Geekbench score went down after doubling ram

Discussion in 'Mac Basics and Help' started by amoda, May 8, 2009.

  1. amoda macrumors 6502a

    Joined:
    Aug 9, 2006
    #1
    Okay,

    So I was having some performance issues. I kept having tons and tons of page outs, going down to less than 50mb free ram, etc.

    So I decided to upgrade the ram. I bought 4Gb of Nuimpact ram 1066 DDR3, etc. I bought it from a store that caters only to Macs so it has to be 100% compatible.

    Anywho, I decided to run Geekbench (64-bit) before and after. My score prior to the upgrade was 3580, post upgrade it varies from 3548-3567. 99% of the drop was in the two ram tests.

    I know the score didn't go down much, but really I was expecting it to go up. Like scores like that I would expect as normal variance of running the test on the same machine several times. But to see a drop when going from 2 to 4GB caught me by surprise.

    The ram seems to be working fine in general. Not paging out any more, no hang-ups or sleep problems.

    Just kinda bummed me out I guess.

    So, any guesses as to why the score went down? Could it be shoddy ram despite no other problems?
     
  2. ihabime macrumors 6502

    Joined:
    Jan 12, 2005
    #2
    The simple answer is that your geekbench score didn't go down. Scores will vary by that small an amount even on the exact same machine.

    The reason your score didn't go up is because Page Outs and having only 50MB FREE ram wasn't causing your machine to slow down.

    Page Outs happen all the time, OSX will copy something to disk cache for a variety of reasons most of which aren't because it needs the memory at that moment.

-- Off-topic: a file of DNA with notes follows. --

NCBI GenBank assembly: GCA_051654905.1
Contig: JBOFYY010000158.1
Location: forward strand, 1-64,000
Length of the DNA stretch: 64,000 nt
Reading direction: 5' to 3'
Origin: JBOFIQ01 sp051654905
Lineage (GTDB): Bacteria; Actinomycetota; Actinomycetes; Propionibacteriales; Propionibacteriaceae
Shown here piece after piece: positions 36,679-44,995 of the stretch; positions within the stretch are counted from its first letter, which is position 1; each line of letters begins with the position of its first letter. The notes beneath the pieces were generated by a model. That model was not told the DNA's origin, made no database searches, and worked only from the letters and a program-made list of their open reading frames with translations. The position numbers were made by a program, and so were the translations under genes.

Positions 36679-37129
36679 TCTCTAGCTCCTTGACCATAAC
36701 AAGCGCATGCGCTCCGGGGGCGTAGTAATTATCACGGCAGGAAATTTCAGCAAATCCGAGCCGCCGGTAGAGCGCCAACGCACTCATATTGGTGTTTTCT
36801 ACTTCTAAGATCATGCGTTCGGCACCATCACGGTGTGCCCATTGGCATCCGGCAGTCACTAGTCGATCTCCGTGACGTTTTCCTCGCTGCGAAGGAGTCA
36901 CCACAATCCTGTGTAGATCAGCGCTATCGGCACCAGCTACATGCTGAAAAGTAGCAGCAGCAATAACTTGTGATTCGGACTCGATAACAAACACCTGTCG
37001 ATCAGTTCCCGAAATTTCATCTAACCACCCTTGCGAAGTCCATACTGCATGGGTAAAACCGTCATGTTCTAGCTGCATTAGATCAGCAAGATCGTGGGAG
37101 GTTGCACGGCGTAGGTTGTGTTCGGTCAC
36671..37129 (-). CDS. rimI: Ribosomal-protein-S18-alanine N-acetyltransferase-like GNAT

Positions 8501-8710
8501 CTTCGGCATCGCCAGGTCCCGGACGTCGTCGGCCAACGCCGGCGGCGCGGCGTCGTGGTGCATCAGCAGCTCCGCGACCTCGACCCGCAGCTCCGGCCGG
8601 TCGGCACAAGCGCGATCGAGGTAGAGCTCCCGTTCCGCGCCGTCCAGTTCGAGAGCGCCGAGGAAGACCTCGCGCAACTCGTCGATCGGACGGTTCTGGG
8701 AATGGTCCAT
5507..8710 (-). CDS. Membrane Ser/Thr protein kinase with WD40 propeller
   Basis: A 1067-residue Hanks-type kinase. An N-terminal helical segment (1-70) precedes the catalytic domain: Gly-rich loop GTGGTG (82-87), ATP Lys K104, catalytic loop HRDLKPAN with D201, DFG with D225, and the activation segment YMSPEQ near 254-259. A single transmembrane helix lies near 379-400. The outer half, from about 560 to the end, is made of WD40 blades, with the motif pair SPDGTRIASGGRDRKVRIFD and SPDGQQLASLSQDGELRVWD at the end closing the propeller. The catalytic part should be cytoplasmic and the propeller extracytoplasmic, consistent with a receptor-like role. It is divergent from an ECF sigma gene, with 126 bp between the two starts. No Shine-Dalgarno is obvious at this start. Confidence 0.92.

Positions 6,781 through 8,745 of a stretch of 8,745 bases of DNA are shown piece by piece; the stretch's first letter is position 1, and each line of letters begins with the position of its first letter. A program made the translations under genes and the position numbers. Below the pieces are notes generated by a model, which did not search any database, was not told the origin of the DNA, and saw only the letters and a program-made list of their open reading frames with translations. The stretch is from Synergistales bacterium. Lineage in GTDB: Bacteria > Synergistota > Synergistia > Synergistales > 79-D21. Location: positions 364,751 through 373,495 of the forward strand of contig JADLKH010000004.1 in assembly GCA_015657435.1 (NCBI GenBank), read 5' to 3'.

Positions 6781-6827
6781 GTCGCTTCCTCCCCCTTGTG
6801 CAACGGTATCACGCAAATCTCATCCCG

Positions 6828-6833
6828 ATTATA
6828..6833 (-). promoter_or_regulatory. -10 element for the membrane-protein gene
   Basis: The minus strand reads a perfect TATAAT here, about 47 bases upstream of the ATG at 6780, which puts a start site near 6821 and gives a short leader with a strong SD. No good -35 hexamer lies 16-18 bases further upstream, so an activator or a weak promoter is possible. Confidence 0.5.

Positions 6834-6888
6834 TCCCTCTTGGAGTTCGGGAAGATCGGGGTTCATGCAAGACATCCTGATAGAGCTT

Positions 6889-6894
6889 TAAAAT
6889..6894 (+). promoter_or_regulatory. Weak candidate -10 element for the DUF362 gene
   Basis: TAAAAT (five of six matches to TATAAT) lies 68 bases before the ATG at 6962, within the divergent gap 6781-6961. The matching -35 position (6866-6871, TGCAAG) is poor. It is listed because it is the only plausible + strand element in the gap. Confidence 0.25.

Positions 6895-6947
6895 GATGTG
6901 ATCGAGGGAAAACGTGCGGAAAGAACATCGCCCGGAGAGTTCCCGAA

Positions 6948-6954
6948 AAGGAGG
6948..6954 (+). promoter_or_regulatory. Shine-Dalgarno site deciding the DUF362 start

It may cache some memory to disk but still leave it allocated just in case you need the memory quickly. It could be caching in order to reorganize memory into larger free blocks.

    Page Outs are not a problem, they happen in the background and don't slow down your computer.

    Page Ins can be a problem, that can mean OSX has swapped out active memory because another program needed it.
     
  3. amoda thread starter macrumors 6502a

    Joined:
    Aug 9, 2006
    #3
    Actually ihabime, you're mistaken. Thanks for trying thought :)


    First off,
    Yes, I know that. Thing is this isn't the same machine...it's a better machine. So the fact that the score improve, or even stay the same, but actually went down is worrisome to me.

    Secondly,
    That isn't quite true.

    Page INs aren't a problem. The system is putting and getting information off the super quick ram.

    Page OUTs on the other hand, occur when there is insufficient memory. The computer has to send and and retrieve information from the HD instead, which runs slower than ram; therefore slowing the computer.
     
  4. localoid macrumors 68020

    localoid

    Joined:
    Feb 20, 2007
    Location:
    America's Third World
    #4
    Although it is "100% compatible", perhaps the CAS latency of the new RAM is higher than the original Apple RAM(?)
     
  5. ihabime macrumors 6502

    Joined:
    Jan 12, 2005
    #5
    That was my point, if geekbench scores vary that much on the same machine then the difference between your machine before and after upgrade is insignificant.

    The score didn't go down, the worst variance you had was from 3580 to 3548 a difference of less than 1% (.00893). To compare I just ran Geekbench 10 times on the same machine, restarting each time. There was a 1.89% difference between the best and worst score.